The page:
The Olympic torch - and sports charities
Post Olympic fever will no doubt fuel an increase in new sports clubs - but should they register as charities? Darren Hooker explains the legal implications
The end of the Paralympics has brought the curtain down on what has been a remarkable summer of sport in the UK. The hope is of course that, as the Olympic torch is passed to Rio, a legacy is left behind, inspiring a younger generation to pursue sport and providing them with the facilities to be able to do so.
Many local sports groups will experience a swell of interest from future gold medal winners and amateur enthusiasts alike and we will likely see an increase in the number of sports clubs over the coming months and years. As these organisations grow, a question that their founders should consider is whether they should register their club as a charity. Many sports clubs may not in fact realise they are eligible to register as a charity or may not understand the requirements for registration.
Charity Commission consultation on amateur sport
In 2011, the Charity Commission began a review of its guidance on the advancement of amateur sport and conducted a public consultation. This author contributed to that consultation as part of a working party for the Charity Law Association (CLA). Unfortunately, but quite understandably, the review on amateur sport was put on hold and the revised guidance has not yet been published. However, the timing now seems right for the Charity Commission to turn its attention to finishing the review and publishing clear guidance that enables sports groups to consider whether they are eligible, and wish, to register as charities.
In anticipation of the revised guidance being published, this article will recap the points raised in the consultation to give sports clubs an understanding of the requirements for charitable registration and an idea of what to expect from the revised guidance.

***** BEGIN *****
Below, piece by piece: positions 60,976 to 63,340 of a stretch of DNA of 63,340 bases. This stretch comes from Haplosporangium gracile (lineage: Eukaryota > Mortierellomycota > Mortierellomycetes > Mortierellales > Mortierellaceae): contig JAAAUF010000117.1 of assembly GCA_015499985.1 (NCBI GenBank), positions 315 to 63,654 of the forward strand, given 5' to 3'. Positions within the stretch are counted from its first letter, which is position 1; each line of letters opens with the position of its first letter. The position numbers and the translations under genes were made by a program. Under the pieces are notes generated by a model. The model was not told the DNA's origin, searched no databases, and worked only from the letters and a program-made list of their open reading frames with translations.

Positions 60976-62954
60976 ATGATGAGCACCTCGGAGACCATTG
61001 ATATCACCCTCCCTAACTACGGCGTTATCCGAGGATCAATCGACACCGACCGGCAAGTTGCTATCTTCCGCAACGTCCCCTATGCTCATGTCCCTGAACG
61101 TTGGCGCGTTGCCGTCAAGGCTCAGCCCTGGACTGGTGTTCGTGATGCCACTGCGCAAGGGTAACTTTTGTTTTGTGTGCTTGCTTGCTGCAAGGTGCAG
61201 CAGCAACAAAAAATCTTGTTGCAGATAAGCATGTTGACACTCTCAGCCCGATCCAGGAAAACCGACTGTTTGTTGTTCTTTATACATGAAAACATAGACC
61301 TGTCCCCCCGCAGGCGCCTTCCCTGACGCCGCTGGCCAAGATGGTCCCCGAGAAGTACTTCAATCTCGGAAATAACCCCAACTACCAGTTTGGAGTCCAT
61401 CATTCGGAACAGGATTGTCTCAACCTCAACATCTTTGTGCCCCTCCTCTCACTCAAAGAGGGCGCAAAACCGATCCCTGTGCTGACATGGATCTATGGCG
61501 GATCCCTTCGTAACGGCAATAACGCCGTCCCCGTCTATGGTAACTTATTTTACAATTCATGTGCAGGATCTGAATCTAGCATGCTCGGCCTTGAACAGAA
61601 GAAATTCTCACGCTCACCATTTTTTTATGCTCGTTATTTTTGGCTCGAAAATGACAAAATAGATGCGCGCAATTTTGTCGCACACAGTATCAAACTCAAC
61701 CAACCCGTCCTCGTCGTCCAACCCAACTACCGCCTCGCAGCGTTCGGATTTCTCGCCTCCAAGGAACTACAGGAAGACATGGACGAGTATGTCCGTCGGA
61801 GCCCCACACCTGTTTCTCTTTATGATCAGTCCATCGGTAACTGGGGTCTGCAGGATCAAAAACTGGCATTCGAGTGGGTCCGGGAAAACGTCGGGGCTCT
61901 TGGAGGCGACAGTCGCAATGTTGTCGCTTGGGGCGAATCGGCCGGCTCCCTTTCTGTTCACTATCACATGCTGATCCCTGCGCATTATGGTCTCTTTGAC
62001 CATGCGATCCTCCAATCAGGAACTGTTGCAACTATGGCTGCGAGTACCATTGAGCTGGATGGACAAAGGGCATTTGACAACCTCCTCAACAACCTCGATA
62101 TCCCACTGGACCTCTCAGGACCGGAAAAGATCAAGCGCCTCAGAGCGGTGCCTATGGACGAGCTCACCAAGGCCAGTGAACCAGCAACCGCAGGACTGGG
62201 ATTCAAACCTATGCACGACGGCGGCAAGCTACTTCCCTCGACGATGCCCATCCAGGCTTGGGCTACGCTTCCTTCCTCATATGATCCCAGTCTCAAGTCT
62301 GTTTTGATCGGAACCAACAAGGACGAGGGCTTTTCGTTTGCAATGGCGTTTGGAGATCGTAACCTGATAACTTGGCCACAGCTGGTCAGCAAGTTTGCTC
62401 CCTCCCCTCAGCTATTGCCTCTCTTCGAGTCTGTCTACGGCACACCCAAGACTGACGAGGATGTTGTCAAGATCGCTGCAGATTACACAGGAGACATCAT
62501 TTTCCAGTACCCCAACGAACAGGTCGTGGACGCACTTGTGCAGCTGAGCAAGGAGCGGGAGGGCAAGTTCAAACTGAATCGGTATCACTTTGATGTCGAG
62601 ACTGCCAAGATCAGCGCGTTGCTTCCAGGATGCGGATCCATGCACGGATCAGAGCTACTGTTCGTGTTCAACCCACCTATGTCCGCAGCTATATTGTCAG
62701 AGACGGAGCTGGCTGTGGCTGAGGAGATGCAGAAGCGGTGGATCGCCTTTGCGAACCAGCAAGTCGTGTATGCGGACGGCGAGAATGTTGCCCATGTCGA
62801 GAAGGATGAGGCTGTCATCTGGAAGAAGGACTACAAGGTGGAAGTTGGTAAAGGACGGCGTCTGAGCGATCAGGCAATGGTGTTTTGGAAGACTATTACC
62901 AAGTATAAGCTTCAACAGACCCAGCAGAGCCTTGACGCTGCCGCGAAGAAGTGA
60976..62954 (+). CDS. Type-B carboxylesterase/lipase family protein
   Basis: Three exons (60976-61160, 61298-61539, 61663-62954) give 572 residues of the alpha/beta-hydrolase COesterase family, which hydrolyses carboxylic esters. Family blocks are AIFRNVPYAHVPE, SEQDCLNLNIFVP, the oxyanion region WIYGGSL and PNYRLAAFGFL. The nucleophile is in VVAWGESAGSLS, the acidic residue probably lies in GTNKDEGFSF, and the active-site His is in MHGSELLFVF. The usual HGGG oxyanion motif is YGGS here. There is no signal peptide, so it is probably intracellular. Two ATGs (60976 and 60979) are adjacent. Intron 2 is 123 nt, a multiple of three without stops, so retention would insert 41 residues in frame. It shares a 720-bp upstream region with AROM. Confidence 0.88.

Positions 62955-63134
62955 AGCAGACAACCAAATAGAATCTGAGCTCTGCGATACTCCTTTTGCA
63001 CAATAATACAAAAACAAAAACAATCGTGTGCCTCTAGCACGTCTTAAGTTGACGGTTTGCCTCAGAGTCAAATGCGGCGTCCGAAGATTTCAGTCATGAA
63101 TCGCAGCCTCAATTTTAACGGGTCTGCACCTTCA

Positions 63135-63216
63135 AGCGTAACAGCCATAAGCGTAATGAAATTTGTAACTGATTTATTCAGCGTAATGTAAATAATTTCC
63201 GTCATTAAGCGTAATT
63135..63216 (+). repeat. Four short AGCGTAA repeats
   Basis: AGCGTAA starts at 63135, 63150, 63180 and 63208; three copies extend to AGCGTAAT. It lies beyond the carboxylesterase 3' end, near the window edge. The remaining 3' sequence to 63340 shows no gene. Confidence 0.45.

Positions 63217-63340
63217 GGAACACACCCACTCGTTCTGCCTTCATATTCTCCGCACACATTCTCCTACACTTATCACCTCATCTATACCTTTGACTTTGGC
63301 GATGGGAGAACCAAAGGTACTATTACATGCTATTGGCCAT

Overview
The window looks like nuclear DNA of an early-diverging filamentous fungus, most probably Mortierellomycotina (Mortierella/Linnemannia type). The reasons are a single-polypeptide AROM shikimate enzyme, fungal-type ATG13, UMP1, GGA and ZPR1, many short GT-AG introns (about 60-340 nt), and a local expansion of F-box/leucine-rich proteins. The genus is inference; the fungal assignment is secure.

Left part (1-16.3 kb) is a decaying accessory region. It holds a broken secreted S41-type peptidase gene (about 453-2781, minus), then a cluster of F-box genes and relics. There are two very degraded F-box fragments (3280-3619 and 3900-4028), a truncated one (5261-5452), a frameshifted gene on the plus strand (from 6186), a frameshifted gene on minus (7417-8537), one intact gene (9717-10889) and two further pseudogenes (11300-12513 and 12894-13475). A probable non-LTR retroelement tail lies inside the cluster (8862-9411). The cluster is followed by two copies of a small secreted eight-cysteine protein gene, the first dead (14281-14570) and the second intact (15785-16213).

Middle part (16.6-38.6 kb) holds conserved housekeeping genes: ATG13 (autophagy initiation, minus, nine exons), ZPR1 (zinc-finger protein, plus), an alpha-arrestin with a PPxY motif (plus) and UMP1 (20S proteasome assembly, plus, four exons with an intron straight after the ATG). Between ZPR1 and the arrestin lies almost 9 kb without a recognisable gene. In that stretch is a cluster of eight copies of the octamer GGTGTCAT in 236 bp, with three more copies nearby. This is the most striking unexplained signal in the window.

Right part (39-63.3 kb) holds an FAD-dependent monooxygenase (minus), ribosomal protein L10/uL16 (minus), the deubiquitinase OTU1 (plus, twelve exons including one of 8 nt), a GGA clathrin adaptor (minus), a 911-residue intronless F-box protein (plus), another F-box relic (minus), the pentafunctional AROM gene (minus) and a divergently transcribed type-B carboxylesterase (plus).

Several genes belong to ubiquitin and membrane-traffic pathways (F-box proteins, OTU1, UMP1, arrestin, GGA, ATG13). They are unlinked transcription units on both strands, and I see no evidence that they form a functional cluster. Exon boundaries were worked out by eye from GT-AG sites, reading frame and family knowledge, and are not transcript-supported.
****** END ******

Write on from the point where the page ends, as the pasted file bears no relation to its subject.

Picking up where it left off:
What is a sport?
The charitable purpose for which most sports charities will be established is ‘the advancement of amateur sport. ‘Sport’ is defined in the Charities Act 2011 as meaning ‘sports or games which promote health by involving physical or mental skill or exertion’.
The first question which the Charity Commission consulted on is what constitutes a ‘sport or game’ for this purpose? The Charity Commission suggested in the consultation that it may be helpful to define a sport or game as having a body of rules or code of playing.
Whilst I welcome the Charity Commission attempting to provide clarity as to what constitutes a game or sport, I would not wish to see a new definition, or further redefinition, introduced. For one, there are a number of games, sports or pursuits that do not have a body of rules and would not fulfil this requirement, such as yoga or jogging. The broader concern though is that it may not be helpful to introduce a new definition of sport when there are already workable definitions in use. For example, the CLA working party noted that the Sports Council makes use of the definition from the European Sports Charter 1993 and maintains a list of sports that it recognises. This list is used by HMRC is administering community amateur sports clubs. Rather than create a new definition, it would seem to be more helpful for the Charity Commission to align with other bodies, such as the Sports Council, in its definition of sport.
Does it promote health by physical or mental skill or exertion?